– pp. 5, 6.

From Ware, in August, 1766, Mr. Belsham went to Daventry, and was admitted into the Dissenting Academy in that place, then under the superintendenre of Dr. Ashworth, the successor of the pious and learned Doddridge, and remained there as a siudent till the year 1771. This seminary, first established at Northampton, then removed to Daventry, afterwards back again to Northampton, and subsequently to Wymondely, is dear to the friends of sound learning and rational piety, as having been, 'under Dr. Doddridge the founder, the alma mater of Hugh Farmer, Andrew Kippis, and Newcome Cappe. At the time of which we are now speaking it was one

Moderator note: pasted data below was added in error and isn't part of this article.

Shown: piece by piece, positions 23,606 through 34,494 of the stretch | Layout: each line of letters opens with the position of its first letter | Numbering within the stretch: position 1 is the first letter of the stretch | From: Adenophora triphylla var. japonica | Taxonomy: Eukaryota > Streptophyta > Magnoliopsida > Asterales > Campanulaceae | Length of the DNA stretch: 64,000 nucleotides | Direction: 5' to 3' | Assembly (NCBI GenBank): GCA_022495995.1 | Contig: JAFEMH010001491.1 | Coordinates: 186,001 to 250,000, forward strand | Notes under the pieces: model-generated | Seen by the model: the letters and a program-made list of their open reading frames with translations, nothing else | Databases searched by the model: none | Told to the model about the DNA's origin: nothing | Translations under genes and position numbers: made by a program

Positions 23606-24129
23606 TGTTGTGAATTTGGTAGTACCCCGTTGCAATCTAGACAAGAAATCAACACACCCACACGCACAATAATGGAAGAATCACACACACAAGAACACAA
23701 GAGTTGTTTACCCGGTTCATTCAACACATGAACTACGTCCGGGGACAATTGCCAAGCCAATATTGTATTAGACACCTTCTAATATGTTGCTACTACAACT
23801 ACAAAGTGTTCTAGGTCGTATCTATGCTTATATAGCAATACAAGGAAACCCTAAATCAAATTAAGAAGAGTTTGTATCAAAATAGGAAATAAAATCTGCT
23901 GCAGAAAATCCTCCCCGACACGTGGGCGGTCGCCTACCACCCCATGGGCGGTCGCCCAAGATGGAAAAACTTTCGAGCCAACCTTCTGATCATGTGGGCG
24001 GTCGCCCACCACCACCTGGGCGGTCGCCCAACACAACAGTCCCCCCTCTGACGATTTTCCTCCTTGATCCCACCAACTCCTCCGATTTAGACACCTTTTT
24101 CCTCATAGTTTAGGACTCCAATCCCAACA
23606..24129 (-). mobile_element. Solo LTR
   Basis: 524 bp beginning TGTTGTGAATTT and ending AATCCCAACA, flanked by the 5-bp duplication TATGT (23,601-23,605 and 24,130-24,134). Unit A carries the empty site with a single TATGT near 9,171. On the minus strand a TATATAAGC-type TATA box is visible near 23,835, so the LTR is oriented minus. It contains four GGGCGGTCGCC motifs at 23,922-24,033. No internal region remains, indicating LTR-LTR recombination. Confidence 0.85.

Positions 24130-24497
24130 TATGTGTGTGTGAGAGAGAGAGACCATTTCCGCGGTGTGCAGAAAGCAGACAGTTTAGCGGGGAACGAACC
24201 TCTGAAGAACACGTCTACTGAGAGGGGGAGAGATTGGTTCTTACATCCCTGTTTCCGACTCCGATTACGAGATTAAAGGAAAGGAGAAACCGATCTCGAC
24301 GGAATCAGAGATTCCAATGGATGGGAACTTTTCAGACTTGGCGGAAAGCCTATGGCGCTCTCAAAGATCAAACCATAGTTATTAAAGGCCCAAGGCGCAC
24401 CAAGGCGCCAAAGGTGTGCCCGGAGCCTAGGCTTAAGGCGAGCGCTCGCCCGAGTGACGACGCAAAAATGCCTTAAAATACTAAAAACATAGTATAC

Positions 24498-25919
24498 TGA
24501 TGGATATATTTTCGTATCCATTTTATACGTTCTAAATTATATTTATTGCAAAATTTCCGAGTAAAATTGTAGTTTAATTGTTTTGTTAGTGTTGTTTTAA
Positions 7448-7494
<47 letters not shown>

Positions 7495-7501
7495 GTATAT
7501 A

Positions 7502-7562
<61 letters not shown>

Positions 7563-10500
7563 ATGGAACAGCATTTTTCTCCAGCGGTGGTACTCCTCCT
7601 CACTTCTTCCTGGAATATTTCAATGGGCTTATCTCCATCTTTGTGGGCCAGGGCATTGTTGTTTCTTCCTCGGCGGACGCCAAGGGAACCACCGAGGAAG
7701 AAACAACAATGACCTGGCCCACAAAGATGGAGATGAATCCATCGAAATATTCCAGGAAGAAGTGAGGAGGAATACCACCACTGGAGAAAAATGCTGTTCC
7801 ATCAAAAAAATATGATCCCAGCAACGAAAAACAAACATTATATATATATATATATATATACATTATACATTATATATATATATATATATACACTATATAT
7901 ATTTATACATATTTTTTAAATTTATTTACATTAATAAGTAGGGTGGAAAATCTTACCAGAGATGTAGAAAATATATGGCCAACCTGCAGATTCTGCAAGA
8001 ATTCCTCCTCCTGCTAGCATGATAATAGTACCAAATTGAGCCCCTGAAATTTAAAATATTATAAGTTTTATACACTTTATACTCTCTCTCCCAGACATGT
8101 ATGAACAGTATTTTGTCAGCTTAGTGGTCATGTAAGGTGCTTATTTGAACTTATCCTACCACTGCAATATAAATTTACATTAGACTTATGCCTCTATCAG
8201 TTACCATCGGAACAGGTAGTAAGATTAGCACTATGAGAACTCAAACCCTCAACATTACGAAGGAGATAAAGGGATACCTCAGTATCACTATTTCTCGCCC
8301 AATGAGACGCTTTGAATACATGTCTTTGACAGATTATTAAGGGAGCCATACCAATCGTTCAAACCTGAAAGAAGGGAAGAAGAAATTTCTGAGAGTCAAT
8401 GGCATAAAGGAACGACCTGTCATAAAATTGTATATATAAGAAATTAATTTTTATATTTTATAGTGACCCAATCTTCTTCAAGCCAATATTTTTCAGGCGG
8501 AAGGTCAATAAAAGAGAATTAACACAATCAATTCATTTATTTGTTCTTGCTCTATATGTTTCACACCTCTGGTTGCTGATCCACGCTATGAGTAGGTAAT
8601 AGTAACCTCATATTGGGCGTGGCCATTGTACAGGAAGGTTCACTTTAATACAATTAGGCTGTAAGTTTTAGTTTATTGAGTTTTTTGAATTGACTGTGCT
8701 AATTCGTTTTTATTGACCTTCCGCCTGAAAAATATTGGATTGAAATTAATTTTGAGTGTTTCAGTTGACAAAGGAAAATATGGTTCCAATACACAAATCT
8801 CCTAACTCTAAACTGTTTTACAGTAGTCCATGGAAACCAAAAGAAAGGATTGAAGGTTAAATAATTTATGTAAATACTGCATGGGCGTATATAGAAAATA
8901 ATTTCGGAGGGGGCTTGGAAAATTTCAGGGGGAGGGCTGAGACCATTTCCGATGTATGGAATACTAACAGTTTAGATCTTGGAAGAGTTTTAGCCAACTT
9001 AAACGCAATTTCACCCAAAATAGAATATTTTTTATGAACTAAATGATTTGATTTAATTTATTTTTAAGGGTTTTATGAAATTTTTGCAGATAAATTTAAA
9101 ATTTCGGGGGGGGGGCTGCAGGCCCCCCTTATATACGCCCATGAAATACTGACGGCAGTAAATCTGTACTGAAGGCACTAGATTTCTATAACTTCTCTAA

of the most respectable, and, through the patronage of Mr. Coward's trustees, one of the best endowed, literary institutions among the Dissenters; consisting of from twenty to forty students under the tuition of the superintendent, who generally instructed in theology and in moral and intellectual philosophy, and of two Assistants, one in mathematics and natural philosophy, and the other in the languages. Thougb lay-students were received, it seems never to have been lost sight of as the priinary object of the institution, that they were to train up a succession of learned and faithful ministers, for the supply of the Dissenting churches, and the studies, appointments, and all the other influences of the place were arranged and regulated accordingly. Dr. Ashworth, Mr. Belsham's divinity tutor, was a decided Trinitarian and Calvinist, and, to borrow Dr. Priestley's words, who was also one of his pupils, “ was earnestly desirous to make the students as orthodox as possible”; to which end not only the oral instructions, but the text-book used by the class, Doddridge's Lectures, must have materially contributed. It is but justice, however, to add, that like his excellent predecessor, he was unwilling to sacrifice to party the two great and fundamental principles of Protestantism, the sufficiency of the Scriptures, and the right and duty of private judgment in the interpretation of them. From lectures, and text-books, and creeds, the students were referred on every disputed point to the word of God as the only umpire in the controversy, and this too, not as a hollow and deceptive formality, but in good faith; - a circunstance which sufficiently explains the otherwise unaccountable fact, that in this orthodox school, and under orthodox teachers, were trained so many able and enlightened advocates of Unitarian Christianity.